The laws of arithmetic are just as absolute. No economy can waste an ever larger proportion of its resources every year and still perform at a level consistent with long-term trends (i.e. “normal”). Thus, when this whole farce began, and U.S. politicians announced the “assumptions” which were underlying their “Grand Bargain”, the appropriate response of the mainstream media was not to stand up and applaud like trained seals.

The appropriate response would have been to laugh loudly and retort, “Good joke. Now why don’t you use some real numbers and try again.”

The arithmetic (and logic) here is irrefutable. It will never be possible for the U.S. economy (or any of the other Western debt-sinners) to perform “normally” ever again, unless/until total debt is substantially reduced (i.e. after many years of budget surpluses, not merely smaller deficits). To argue otherwise directly implies that one is either incapable of comprehending the most elementary arithmetic or that one is being intentionally dishonest.

There Are 2 Responses So Far. »

  1. I think to the great masses of people who simple do not have time or inclination to understand the proplem, much less the solution, the dog and pony show happening in DC is just political theater.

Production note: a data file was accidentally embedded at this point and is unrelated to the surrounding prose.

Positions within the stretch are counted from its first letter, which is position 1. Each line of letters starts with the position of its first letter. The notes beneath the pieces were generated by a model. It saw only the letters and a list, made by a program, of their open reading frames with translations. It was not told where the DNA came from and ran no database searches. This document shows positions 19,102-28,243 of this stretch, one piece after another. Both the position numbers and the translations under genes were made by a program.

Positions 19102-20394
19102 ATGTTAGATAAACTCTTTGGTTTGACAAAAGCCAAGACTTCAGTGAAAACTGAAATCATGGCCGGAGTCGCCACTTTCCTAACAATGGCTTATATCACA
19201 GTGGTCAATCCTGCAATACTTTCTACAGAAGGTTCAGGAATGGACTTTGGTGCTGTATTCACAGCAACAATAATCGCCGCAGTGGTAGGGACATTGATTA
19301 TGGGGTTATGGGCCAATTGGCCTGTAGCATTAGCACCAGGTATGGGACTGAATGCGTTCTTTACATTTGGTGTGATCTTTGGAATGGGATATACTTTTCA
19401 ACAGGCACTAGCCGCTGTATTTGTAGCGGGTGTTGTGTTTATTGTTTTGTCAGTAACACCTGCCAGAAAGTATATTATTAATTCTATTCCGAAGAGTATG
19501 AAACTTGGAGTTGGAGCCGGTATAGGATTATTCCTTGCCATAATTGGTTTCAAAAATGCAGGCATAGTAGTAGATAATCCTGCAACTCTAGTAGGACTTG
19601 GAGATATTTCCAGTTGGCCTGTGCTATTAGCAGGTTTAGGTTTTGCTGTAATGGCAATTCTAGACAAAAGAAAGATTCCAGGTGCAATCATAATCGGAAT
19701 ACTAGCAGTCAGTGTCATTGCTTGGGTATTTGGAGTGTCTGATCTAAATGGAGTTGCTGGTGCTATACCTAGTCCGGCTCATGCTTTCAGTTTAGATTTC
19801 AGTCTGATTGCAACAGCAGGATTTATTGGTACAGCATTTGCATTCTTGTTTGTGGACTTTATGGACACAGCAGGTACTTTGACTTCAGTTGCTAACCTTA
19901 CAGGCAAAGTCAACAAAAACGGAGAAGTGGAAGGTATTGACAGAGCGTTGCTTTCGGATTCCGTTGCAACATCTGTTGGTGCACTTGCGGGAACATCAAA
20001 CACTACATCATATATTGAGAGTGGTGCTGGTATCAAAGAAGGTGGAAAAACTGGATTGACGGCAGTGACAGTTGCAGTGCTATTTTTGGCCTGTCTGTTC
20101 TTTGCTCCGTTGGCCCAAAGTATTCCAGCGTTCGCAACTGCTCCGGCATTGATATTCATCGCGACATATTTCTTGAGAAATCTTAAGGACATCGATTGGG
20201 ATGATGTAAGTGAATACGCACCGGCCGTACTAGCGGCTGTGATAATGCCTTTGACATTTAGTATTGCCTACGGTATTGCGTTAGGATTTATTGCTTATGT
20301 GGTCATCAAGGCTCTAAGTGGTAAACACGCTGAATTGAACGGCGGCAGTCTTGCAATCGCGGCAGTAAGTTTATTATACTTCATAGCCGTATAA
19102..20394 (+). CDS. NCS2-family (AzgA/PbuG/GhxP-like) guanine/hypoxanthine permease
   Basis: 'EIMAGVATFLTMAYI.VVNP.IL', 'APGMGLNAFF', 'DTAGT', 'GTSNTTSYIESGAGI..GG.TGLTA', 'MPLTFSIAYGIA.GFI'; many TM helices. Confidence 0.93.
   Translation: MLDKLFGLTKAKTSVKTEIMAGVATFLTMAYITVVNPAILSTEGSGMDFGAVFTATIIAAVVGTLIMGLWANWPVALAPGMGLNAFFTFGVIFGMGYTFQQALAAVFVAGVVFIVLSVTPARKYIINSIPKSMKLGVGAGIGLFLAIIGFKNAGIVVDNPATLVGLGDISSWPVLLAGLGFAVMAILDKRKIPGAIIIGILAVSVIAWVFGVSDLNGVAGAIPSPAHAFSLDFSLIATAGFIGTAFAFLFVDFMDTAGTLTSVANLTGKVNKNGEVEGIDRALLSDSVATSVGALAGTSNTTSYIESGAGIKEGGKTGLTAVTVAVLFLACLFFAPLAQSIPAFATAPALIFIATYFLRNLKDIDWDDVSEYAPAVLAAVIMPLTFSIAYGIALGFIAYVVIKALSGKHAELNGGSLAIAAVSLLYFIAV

Part of the problem in understanding comes from a general confusion regarding the difference between two things. Some people confuse the “debt” with the “deficit.”

    They are not the same thing. The debt is the amount of dollars wich is owed, The deficit is the difference between what the gov has set to spend (including sevicing the debt), and the revenues which the gov thinks it will take in (primarily through taxes).

    The deficit is the amount added to the debt on a regular basis.

  2. Robert, I continue (on a daily basis) to see the propaganda-machine talking about “debt reduction” – which is 100% false.

    Debt-reduction requires budget SURPLUSES, something which neither party is even FANTASIZING about today. So this isn’t ONLY the general public “misunderstanding” – they are being DELIBERATELY lied to by the propaganda-machine.